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Old 2014-04-13, 16:27   #1
pepi37
 
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Default How to calculate FFT lengths of candidates

I get this data from first megabit drive

554 candidates (144k: 49.8%, 160k: 50.2%)

Can someone tell me how to calculate K weight of candidate? What formula is used ( I sow that AVX uses some different approach)
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Old 2014-04-14, 08:26   #2
Thomas11
 
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In principle the procedure is quite simple:
For each candidate in the input file the FFT length is obtained and then the percentages are computed.

In practise I'm using a small tool (see attachment) based on my "llrtools".
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File Type: zip fft_percentage.zip (4.1 KB, 54 views)
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Old 2014-04-14, 13:27   #3
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The attached file contains a binary for Windows machines.

Note that this is a command line tool. You'll need to run it from your DOS prompt:

Code:
fft_percentage.exe input.txt
Also note: The maxlen.txt file is for non-AVX machines.
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File Type: zip fft_percentage_win32.zip (11.1 KB, 55 views)

Last fiddled with by Thomas11 on 2014-04-14 at 13:28
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Old 2014-04-17, 11:18   #4
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Due to the recent interest (and also since the original LLR tools didn't contain the parameters for AVX machines), I'm posting here a Javascript version of the FFT length calculator - just a proof of concept, so don't expect any sophisticated piece of software...

It's a simple HTML file which you should be able to open in your favourite (Javascript enabled) web browser.

Usage is quite simple:
Enter the values for k, nmin and nmax, select the proper cpu type (avx, sse2, or x87) and hit the "Get FFT lengths" button.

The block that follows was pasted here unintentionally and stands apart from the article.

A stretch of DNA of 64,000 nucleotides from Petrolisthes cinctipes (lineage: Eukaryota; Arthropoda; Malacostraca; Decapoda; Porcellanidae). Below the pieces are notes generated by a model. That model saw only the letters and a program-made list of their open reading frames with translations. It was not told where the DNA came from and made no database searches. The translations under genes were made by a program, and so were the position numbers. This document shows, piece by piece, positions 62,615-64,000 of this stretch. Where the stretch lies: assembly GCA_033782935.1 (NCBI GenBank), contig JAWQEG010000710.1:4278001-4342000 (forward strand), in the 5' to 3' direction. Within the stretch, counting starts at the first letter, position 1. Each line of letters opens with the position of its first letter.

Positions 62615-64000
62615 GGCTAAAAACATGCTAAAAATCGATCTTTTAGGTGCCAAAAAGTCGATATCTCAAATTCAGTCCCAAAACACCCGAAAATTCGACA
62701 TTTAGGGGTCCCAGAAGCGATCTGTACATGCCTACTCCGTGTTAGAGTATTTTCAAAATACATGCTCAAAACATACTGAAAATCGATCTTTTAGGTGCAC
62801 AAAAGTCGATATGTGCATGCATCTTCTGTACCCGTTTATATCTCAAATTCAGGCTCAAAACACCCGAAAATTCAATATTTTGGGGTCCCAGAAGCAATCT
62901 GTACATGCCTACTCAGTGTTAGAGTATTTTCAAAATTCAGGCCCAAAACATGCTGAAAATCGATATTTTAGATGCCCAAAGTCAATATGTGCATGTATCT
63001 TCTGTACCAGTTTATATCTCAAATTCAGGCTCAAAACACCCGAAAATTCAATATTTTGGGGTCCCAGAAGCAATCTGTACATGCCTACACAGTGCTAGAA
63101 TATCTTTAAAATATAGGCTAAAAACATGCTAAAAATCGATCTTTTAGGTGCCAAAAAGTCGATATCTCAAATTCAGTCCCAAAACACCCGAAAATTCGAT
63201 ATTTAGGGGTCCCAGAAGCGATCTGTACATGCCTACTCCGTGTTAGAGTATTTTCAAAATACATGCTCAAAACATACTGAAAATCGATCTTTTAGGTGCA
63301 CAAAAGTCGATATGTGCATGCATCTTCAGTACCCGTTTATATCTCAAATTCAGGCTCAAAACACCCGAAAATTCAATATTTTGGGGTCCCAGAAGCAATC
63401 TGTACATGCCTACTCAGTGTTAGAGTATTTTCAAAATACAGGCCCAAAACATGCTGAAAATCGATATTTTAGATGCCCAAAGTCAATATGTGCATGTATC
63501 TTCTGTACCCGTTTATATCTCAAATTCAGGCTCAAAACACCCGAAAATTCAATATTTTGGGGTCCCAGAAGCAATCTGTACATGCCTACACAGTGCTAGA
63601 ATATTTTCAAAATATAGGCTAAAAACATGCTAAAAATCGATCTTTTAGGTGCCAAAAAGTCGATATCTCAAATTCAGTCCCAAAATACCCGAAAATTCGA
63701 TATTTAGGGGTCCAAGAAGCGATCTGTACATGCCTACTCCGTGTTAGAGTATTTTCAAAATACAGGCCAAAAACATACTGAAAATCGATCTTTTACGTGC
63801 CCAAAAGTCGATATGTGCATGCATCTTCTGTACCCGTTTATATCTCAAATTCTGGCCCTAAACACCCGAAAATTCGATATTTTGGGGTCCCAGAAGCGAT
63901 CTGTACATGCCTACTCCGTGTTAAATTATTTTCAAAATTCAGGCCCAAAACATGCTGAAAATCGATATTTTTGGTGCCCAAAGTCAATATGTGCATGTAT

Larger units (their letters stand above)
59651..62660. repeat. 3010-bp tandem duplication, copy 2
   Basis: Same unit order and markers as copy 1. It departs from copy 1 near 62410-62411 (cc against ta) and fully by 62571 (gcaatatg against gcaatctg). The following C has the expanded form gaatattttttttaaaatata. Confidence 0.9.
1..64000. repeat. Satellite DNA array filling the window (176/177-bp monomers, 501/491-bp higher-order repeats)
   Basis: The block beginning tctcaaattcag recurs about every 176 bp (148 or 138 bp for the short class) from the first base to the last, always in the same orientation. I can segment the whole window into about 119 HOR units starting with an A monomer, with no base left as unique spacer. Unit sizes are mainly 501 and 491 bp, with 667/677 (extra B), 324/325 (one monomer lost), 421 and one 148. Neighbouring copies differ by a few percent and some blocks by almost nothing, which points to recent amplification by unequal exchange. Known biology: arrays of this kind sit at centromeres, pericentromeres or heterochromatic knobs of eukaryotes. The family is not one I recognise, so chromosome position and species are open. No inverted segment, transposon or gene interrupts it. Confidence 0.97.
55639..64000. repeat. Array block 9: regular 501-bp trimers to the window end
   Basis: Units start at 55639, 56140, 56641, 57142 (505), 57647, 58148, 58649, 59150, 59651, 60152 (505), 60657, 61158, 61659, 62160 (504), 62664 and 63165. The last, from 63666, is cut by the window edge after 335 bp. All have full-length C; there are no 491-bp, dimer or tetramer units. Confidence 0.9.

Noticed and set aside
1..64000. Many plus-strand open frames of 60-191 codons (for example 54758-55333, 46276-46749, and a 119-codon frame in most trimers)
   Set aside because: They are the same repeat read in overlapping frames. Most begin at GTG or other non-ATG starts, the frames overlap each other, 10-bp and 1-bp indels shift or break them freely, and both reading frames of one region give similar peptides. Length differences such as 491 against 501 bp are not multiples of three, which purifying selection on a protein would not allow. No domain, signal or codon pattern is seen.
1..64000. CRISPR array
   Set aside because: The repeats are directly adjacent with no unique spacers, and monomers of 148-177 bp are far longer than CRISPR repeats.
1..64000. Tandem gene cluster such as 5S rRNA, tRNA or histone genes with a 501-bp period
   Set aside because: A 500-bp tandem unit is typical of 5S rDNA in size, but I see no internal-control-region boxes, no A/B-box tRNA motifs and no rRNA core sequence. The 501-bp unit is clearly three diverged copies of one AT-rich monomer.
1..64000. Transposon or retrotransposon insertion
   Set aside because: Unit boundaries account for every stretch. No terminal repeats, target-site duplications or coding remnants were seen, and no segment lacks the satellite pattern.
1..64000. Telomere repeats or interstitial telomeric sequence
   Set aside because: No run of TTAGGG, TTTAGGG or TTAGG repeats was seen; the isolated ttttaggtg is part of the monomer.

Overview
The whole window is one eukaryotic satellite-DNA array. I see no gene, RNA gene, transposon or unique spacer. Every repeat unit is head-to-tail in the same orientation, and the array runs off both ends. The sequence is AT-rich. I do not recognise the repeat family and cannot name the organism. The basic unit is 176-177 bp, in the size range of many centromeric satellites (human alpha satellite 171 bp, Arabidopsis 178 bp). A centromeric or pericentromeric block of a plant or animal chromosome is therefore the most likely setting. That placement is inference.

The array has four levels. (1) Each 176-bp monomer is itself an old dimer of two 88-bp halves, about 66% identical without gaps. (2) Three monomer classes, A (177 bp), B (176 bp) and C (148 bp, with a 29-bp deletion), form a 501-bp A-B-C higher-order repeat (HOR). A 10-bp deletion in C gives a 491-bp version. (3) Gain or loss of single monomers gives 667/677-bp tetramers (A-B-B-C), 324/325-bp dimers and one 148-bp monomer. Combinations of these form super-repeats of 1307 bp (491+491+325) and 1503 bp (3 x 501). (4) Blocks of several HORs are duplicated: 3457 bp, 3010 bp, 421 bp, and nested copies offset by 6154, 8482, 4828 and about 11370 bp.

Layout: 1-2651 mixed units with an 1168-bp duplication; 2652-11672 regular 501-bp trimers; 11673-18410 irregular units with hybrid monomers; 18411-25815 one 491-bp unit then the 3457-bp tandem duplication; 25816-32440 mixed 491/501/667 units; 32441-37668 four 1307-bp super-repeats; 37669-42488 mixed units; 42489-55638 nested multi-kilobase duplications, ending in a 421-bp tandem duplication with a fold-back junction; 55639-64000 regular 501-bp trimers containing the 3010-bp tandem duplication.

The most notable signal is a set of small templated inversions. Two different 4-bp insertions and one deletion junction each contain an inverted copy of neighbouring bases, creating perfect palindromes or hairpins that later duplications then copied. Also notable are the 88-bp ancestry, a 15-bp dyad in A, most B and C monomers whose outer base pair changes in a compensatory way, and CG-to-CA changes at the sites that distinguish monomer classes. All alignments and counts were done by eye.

Note that zero-padded FFTs use a different algorithm which is not yet implemented. Thus, for K>1000000 the points where the FFT lengths are changing are slightly different.

Feel free to further modify the code.
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File Type: zip llrtools_js.zip (2.2 KB, 55 views)
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Old 2014-04-17, 14:24   #5
pepi37
 
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I dont wont to be rude but since I ask this for candidates on base 10 this is pretty unusable for me :(
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Old 2014-04-17, 18:03   #6
Batalov
 
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Quote:
Originally Posted by pepi37 View Post
I get this data from first megabit drive

554 candidates (144k: 49.8%, 160k: 50.2%)

Can someone tell me how to calculate K weight of candidate? What formula is used ( I sow that AVX uses some different approach)
Quote:
Originally Posted by pepi37 View Post
I dont wont to be rude but since I ask this for candidates on base 10 this is pretty unusable for me :(
Eh?

Must be the language barrier.

Anyway, just run this
Code:
# ./sllr64 -d -q"2*10^1059002-1"
Base factorized as : 2*5
Base prime factor(s) taken : 5
Starting N+1 prime test of 2*10^1059002-1
Using AMD K8 FFT length 224K, Pass1=896, Pass2=256, a = 2
...and kill it (Ctrl-C)! Problem solved.
(In fact, if you set up llr.ini properly and wait for a few seconds, you will also get the time per iteration, ... and then you kill it.)

On a different CPU, the FFT kernel and size may be different.

Repeat for random samples from your future work files. Plot. Scratch your forehead. Analyze. Plan ahead. Keep it simple.
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Old 2014-04-17, 19:05   #7
pepi37
 
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Batalov, I truly love yours answers, and in fact that is way I found FFT length , start LLR , look at ,and stop it. But I was thinking if there is another ( faster way)....
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Old 2014-04-17, 20:50   #8
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You can of course,
- understand the LLR source (and GWNUM library that it calls)
- get the appropriate parts of the code and
- repackage them in a new program or a script that will "predict" what particular FFT size will be used.

You will have to update this accessory program every time the LLR+GWNUM changes, when there's a relevant change.

There is no magic single formula! - there are decision paths (if-else-if-else-if-else...) that the GWNUM library uses when it is called to initialize the FFT control structures for a number. Find and read the PrimeGrid topic about that: they initially considered this to be too tedious, but then surprisingly this is what they exactly did: pre-run each number for a split second to know exactly what FFT size will be used and based their credit system on that knowledge.
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Old 2014-04-17, 20:51   #9
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There is an undocumented feature in LLR. Just add the following line to your llr.ini file:
Code:
SetupOnly=1
Then you will no longer need to kill it...

However, for some forms the keyword is just ignored.
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